• Pain or discomfort in the upper abdomen: This is one of the most common symptoms of indigestion. It may feel like a burning sensation or a dull ache and may be accompanied by a feeling of fullness or bloating.
  • Nausea and vomiting: Indigestion can cause nausea and, in some cases, vomiting. This may be more common after eating or drinking certain foods or beverages.
  • Belching and gas: Indigestion can cause excessive belching and gas, which can be uncomfortable and embarrassing.
  • Heartburn: This is a burning sensation in the chest that may be caused by acid reflux or GERD, which are common causes of indigestion.
  • Loss of appetite: Indigestion can cause a decreased appetite and a feeling of fullness even after eating small amounts of food.
  • Fatigue and weakness: Some people with indigestion may experience fatigue and weakness, which can be caused by a lack of nutrients or energy due to poor digestion.
  • Difficulty swallowing: In some cases, indigestion can cause difficulty swallowing, which may be a sign of a more serious condition such as oesophageal cancer.
  • Unintentional weight loss: Chronic indigestion can cause unintentional weight loss, which may be a sign of an underlying medical condition

Complications of Indigestion:

In some cases, chronic or severe indigestion can lead to complications. Here are some of the possible complications of indigestion:

  • Malnutrition: Chronic indigestion can interfere with the body’s ability to absorb nutrients from food, which can lead to malnutrition and related health problems.
  • Gastroesophageal reflux disease (GERD): Chronic indigestion can increase the risk of developing GERD, a more severe form of acid reflux that can cause damage to the esophagus and increase the risk of esophageal cancer.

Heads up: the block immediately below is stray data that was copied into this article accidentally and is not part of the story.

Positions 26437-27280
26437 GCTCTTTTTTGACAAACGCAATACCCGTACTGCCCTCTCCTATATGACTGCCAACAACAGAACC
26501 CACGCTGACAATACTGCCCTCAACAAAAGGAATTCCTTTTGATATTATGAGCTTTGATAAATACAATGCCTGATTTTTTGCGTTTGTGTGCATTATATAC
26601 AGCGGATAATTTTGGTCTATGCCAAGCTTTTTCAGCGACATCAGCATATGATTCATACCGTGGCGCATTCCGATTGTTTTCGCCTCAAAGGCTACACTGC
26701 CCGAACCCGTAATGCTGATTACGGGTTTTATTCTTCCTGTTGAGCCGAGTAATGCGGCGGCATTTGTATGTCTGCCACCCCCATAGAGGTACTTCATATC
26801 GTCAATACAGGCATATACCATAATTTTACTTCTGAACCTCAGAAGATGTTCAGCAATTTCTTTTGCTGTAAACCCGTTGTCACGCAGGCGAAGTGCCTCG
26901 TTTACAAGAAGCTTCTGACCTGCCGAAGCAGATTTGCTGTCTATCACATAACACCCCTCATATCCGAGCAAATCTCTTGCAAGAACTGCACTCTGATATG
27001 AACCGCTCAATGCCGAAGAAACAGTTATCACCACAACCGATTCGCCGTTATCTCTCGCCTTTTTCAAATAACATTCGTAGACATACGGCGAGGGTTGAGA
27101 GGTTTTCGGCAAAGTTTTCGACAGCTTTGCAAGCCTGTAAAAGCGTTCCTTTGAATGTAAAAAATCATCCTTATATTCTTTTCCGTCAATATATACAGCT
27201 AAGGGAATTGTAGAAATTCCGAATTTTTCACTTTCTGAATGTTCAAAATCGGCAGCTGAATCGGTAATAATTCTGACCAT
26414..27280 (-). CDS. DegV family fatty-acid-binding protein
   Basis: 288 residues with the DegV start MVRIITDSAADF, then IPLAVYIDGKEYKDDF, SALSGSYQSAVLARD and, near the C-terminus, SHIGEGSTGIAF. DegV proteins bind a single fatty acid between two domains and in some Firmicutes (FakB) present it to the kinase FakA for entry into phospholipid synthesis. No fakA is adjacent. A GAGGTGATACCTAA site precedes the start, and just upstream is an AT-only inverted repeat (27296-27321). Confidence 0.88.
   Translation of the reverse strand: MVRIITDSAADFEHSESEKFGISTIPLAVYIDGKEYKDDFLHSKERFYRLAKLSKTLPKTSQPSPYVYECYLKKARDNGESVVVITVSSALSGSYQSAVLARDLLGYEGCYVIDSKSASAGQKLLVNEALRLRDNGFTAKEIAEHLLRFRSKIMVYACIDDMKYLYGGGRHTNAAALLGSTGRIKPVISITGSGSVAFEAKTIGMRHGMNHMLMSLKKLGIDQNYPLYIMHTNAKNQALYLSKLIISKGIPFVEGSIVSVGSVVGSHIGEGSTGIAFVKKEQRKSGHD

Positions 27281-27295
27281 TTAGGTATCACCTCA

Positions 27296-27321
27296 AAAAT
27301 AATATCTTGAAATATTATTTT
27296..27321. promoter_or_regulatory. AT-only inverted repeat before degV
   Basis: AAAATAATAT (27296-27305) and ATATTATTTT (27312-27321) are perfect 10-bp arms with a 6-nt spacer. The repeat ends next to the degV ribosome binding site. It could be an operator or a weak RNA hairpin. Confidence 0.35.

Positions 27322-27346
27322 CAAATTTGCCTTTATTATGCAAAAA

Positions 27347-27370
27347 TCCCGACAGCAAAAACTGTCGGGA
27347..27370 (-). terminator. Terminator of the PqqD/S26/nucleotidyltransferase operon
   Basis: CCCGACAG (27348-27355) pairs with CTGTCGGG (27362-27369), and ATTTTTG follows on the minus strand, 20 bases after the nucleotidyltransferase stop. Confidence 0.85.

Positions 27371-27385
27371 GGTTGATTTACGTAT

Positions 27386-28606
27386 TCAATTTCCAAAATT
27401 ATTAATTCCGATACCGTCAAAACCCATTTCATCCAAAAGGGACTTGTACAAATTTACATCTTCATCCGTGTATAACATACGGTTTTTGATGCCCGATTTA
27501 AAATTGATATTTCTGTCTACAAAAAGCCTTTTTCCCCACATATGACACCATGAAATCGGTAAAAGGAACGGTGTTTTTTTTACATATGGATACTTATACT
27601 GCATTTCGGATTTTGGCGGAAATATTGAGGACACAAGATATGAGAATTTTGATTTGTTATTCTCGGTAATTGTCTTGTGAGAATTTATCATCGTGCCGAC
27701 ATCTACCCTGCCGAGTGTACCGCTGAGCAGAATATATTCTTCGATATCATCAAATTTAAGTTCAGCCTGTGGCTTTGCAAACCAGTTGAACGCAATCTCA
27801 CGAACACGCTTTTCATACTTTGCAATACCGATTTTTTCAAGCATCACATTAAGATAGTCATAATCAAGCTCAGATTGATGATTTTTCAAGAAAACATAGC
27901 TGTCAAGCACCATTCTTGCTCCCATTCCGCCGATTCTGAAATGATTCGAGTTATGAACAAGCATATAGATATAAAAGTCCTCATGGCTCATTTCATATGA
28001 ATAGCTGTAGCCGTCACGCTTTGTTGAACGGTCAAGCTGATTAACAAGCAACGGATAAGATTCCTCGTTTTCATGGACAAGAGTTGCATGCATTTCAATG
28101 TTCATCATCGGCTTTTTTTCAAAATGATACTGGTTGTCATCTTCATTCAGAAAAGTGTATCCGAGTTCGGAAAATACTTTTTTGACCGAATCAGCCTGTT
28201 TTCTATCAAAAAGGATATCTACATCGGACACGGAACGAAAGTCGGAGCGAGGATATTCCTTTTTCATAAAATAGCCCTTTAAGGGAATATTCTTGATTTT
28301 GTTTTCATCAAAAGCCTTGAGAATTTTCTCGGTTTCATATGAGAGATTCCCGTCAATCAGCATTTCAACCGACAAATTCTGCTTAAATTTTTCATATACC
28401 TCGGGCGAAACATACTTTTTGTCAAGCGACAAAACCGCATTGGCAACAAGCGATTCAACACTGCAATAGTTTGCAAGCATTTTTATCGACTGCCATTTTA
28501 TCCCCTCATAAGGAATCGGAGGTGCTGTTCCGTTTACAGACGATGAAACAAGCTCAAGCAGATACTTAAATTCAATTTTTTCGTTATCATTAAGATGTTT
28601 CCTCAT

• Peptic ulcer disease: Chronic indigestion can also increase the risk of developing peptic ulcer disease, which is a condition that causes open sores in the lining of the stomach or small intestine.
  • Anxiety and depression: Chronic indigestion can also have a negative impact on mental health, leading to anxiety, depression, and other mood disorders.
  • Reduced quality of life: Chronic indigestion can significantly reduce quality of life, leading to discomfort, pain, and a decreased ability to participate in daily activities.

Role of Neurotherapy:

 Indigestion is considered an acidic disease in neurotherapy, and therefore, it is treated using acid-alkaline balance methods. In cases of indigestion, undigested food particles are often found, and treatment is tailored to address this issue.

Neurotherapy aims to balance the body’s pH levels by addressing the underlying causes of disease. In this approach, indigestion is viewed as an acidic disease that can be caused by factors such as poor diet, stress, and lifestyle choices. To treat indigestion, neurotherapy focuses on restoring the body’s acid-alkaline balance.

Undigested food particles are a common issue in indigestion, and they can contribute to symptoms such as bloating, gas, and abdominal discomfort. In neurotherapy, treatment for indigestion takes into account the presence of these undigested food particles, and seeks to address this underlying issue.